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IPFS News Link • United Kingdom

London Police Say They're Still Obligated to Arrest Assange


On Friday, Swedish prosecutors said they dropped their preliminary rape investigation into Wikileaks founder Julian Assange. But that doesn't mean he can just leave the embassy.

On Friday, Swedish prosecutors announced that they have dropped their suspected rape investigation into Wikileaks founder Julian Assange. But the Metropolitan Police Service (MPS), which serves London, says it is still obligated to arrest Assange if he does decide to leave the Ecuadorian embassy, where he has been holed up for over half a decade.

"Westminster Magistrates' Court issued a warrant for the arrest of Julian Assange following him failing to surrender to the court on the 29 June 2012," the MPS said in a statement published Friday. "The Metropolitan Police Service is obliged to execute that warrant should he leave the Embassy."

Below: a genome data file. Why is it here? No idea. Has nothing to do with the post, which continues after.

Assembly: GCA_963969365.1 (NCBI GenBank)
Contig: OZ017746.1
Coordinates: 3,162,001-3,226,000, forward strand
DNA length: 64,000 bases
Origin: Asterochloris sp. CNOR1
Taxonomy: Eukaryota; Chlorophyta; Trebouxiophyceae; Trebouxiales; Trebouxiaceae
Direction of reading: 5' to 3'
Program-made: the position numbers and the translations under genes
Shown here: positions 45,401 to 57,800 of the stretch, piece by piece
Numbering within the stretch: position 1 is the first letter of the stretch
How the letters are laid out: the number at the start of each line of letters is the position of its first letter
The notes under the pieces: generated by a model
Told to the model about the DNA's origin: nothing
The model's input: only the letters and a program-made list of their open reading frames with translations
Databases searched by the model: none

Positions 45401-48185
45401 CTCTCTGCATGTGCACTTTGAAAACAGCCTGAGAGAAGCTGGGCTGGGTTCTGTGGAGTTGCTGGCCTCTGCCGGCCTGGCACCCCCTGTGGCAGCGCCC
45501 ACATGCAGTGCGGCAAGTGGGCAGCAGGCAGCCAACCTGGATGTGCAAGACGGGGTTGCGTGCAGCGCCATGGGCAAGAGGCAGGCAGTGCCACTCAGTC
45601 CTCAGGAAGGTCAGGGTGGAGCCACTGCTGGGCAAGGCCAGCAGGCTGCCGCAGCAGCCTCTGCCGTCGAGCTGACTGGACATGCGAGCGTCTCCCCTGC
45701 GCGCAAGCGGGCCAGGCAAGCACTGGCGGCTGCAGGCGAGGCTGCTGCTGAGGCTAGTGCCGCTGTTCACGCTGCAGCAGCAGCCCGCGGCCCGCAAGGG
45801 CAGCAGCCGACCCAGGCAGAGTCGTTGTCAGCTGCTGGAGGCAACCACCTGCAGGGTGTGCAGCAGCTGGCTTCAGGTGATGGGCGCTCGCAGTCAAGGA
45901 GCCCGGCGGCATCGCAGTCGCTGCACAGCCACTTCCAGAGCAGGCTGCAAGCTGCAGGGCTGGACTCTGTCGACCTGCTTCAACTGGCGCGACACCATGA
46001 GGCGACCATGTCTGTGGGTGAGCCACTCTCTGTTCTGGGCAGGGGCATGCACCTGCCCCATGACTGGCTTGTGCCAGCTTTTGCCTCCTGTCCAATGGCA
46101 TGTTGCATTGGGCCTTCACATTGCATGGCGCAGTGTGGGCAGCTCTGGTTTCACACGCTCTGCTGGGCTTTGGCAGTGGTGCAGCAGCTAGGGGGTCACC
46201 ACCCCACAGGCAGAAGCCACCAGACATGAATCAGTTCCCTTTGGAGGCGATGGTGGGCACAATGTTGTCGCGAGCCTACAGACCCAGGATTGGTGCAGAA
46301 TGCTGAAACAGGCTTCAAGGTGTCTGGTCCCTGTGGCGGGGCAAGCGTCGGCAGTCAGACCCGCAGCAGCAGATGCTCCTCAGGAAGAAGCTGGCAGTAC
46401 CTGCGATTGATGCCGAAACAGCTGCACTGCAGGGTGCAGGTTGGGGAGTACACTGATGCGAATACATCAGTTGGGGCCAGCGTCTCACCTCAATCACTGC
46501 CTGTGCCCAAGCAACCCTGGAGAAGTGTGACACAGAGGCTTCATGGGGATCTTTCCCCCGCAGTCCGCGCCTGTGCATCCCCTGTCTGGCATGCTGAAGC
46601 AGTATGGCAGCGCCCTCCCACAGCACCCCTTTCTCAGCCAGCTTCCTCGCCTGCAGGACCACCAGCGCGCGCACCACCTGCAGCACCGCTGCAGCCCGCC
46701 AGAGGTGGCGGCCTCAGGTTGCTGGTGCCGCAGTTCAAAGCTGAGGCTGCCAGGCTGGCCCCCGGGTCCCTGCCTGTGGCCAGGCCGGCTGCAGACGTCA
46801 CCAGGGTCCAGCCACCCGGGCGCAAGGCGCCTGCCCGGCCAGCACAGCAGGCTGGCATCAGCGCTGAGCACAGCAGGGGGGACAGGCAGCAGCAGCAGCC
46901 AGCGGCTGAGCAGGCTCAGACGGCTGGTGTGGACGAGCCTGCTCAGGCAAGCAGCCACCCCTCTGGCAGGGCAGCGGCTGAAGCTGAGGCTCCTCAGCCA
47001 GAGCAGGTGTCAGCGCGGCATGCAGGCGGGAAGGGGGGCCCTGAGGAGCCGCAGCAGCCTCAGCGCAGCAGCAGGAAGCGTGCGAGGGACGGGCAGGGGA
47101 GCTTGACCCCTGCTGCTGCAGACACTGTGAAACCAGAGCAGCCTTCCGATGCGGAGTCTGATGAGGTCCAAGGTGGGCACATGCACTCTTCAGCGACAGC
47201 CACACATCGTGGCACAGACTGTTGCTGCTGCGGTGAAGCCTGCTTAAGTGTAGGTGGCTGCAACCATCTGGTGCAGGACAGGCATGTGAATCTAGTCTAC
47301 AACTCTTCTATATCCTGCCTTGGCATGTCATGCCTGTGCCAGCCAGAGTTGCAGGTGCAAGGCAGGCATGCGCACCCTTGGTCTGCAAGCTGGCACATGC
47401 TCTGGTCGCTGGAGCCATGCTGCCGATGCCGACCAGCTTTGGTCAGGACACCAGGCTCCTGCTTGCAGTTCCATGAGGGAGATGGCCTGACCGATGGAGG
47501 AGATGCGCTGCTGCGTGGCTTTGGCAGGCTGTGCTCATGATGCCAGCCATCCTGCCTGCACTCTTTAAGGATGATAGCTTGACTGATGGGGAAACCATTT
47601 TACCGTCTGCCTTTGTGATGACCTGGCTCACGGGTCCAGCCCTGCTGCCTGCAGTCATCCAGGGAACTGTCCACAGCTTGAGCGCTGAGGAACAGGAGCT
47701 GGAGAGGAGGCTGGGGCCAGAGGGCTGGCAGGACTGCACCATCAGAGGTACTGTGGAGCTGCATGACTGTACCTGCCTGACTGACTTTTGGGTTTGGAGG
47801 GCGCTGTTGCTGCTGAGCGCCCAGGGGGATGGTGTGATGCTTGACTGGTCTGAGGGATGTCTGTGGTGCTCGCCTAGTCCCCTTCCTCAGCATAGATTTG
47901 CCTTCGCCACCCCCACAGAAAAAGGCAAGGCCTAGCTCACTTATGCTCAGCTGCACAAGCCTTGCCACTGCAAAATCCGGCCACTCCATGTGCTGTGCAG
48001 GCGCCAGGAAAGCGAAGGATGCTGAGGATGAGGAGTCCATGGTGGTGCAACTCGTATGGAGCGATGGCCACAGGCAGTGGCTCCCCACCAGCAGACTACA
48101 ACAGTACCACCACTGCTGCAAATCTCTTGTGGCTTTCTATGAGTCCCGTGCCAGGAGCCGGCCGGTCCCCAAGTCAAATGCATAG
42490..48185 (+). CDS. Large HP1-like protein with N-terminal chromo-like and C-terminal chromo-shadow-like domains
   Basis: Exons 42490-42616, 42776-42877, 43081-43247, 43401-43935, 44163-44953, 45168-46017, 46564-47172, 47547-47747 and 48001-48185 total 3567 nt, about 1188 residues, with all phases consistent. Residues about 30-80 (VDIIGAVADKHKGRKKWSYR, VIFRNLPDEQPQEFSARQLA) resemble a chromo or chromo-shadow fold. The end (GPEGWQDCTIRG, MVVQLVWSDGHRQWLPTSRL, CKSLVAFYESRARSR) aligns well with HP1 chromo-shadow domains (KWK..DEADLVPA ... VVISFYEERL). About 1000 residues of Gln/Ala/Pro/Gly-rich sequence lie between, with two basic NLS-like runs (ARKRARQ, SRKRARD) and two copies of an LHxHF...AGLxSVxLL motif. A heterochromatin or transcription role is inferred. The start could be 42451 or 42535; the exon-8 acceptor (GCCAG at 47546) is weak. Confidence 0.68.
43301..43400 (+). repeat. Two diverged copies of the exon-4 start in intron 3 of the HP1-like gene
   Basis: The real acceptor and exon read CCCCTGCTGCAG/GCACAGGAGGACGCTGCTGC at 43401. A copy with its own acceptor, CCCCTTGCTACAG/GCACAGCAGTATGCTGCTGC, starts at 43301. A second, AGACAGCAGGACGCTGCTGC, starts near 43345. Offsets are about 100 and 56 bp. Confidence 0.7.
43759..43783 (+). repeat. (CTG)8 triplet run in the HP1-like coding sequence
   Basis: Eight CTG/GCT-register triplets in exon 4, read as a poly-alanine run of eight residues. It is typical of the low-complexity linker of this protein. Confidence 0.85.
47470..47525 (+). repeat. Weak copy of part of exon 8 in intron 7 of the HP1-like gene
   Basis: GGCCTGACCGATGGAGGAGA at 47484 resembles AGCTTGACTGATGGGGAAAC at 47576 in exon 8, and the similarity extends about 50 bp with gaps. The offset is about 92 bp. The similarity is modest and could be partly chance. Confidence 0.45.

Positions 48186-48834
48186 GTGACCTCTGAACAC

As the MPS acknowledges, this is a much less serious crime than the one Swedish prosecutors were investigating. As legal commentator David Allen Green pointed out on Twitter, Assange may face up to a year in prison for breaching bail if convicted.

1 Comments in Response to

Comment by PureTrust
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Assange needs to study Karl Lentz. Then, if he is arrested, he can step over to Queen's Bench in the British court system. This is a man-to-man, common law side of the courts. It requires the police to show what harm or damage Assange did to them personally as men or women. || In America common law is an easy thing if you know and live it in the first place. || In Britain, common law is built into the court system with more rules. This means that Assange might have to know more court stuff to activate it, but it is also more cut and dried. He won't have a problem if he wants to go this rout. He can make money off the British legal system if he knows what he is doing with this.